As Denver7 anchor Anne Trujillo prepares to sign off from nearly four decades on the air, we’re looking back at seminal moments from her career.
In one of those moments, a Denver7 viewer credits Anne and the station for saving her life.
Arlene Faybik was in need of a kidney transplant. She was one of many Coloradans on a long waitlist for organ donation.
Her husband turned to putting a sign on the back of the family’s car. The desperate measure – a trend that continues to this day – made its way to Anne on social media.
“Anne thought it was a great story and gave the story to [Jaclyn Allen],” Arlene said in an interview in the weeks before Anne’s farewell. “Lori [Ruth] saw the story, and she decided, ‘I’m going to give that woman a kidney.”
“Going on nine years in August, and I wouldn't be here if it wasn't for [Jaclyn] and Anne Trujillo.”
Let’s revisit the story through Denver7’s coverage.
‘Am I going to be here in the morning?’
This all started in 2013, when Arlene’s kidneys started to fail. For two years, she did dialysis seven days a week.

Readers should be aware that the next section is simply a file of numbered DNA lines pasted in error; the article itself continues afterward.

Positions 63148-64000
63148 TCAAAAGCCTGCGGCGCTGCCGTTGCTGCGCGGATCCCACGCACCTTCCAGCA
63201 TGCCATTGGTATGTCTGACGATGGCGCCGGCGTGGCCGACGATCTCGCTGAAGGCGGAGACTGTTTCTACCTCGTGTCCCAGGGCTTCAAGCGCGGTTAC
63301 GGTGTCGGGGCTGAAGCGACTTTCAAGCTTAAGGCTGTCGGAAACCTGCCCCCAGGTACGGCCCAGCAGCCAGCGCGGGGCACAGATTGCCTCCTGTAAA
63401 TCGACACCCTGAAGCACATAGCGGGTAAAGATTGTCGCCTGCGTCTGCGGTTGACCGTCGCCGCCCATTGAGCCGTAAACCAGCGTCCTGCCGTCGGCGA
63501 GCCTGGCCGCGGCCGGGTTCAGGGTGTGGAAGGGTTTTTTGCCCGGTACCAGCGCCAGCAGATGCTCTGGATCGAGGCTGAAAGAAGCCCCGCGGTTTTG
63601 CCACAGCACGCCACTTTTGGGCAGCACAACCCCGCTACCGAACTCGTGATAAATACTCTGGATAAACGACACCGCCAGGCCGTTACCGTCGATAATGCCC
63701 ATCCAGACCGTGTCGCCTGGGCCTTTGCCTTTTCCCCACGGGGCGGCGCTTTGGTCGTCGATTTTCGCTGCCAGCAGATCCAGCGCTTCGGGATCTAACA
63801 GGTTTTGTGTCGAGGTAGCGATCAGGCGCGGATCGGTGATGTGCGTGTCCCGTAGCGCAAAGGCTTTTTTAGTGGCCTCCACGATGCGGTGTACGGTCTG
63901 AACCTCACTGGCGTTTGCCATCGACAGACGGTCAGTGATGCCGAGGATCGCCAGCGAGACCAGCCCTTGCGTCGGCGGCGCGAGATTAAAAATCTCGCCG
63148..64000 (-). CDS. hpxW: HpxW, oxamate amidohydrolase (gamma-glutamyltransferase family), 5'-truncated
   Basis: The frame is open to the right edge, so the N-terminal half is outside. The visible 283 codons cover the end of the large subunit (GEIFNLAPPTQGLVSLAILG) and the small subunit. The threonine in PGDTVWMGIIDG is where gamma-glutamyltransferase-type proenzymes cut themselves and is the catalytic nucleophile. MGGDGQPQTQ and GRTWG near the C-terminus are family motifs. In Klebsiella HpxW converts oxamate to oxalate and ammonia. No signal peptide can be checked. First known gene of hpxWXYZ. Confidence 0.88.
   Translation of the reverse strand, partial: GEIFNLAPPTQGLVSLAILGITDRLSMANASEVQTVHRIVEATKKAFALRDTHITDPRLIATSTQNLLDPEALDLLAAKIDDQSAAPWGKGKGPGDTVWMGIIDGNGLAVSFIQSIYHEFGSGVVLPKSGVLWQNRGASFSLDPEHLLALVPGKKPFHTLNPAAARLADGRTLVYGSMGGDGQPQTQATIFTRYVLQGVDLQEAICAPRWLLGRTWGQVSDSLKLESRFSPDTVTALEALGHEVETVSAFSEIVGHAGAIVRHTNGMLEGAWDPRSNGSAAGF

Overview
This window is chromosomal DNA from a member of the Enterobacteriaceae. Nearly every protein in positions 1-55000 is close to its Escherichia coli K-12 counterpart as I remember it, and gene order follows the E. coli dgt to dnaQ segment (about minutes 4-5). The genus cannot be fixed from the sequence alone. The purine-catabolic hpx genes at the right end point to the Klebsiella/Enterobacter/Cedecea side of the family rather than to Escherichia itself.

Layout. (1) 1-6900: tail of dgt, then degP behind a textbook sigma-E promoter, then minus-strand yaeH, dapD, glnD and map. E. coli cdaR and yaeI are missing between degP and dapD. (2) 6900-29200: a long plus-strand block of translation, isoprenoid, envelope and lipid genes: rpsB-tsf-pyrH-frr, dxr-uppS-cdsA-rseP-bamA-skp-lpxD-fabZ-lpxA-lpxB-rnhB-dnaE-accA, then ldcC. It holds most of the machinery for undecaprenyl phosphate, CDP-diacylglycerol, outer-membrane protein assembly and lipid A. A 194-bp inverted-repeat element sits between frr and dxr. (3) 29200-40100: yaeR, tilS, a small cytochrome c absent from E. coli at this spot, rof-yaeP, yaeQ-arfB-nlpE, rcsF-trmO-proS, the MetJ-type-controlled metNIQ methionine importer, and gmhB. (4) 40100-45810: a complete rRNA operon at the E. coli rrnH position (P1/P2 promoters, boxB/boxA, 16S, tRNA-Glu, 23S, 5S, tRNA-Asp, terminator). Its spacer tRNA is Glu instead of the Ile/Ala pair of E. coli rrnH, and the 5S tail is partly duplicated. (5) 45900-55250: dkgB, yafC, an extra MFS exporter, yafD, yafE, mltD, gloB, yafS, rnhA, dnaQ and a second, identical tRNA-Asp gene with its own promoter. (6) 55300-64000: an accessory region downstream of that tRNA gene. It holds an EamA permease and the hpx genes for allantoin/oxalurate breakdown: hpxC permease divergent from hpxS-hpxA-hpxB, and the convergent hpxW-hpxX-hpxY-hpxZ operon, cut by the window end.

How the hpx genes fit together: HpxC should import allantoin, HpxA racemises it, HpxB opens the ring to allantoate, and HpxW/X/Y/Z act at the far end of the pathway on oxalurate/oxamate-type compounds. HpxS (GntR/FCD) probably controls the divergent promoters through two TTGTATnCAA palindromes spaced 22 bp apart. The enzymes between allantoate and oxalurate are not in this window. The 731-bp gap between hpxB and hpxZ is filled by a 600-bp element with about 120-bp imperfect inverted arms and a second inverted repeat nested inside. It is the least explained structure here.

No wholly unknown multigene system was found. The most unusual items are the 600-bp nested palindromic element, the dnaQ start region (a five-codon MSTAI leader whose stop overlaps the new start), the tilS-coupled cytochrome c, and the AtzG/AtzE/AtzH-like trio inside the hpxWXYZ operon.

A machine was keeping her alive.
“I go to sleep at night. I hook up to the machine and say to myself, ‘Am I going to be here in the morning?’” Arlene said.
She was one of more than 1,900 Coloradans on the waitlist. Denver7’s investigation at the time found kidneys were the organs with the longest wait times.
“It’s hard to see someone you love in pain,” Arlene’s husband, Michael, told Denver7.
The Faybik’s had seen a viral story about a Colorado man who turned his truck into a billboard for his wife who was in need of a kidney. They hoped for the same miracle for Arlene.
‘I didn’t know you could just jump in’
We spoke with Arlene again when she found the gift she didn’t know she’d ever receive: A so-called angel donor – a living stranger donating an organ.
That angel was Lori Ruth, who saw Denver7’s original story on Arlene and decided to step in. After weeks of testing, she was given the green light to give Arlene a kidney.
“I wanted her to know I was out there,” Ruth told Denver7 then. “I wanted her to know that there was hope.”
“I didn't know you could just jump in [and donate an organ].”
‘It’s a whole new life’
The whole time Arlene and Lori were together at the University of Colorado Hospital, they were holding hands and hugging as if they were connected.
Now, they are.
We visited with the two of them after a successful surgery back in 2015, four months after our original reporting on Arlene’s situation.
“I’m doing a bucket list,” Arlene said, planning her future of travel with family, holidays together and the birth of her first granddaughter.
“It’s a whole new life for me, and you gave it to me,” Arlene told Lori in the hospital.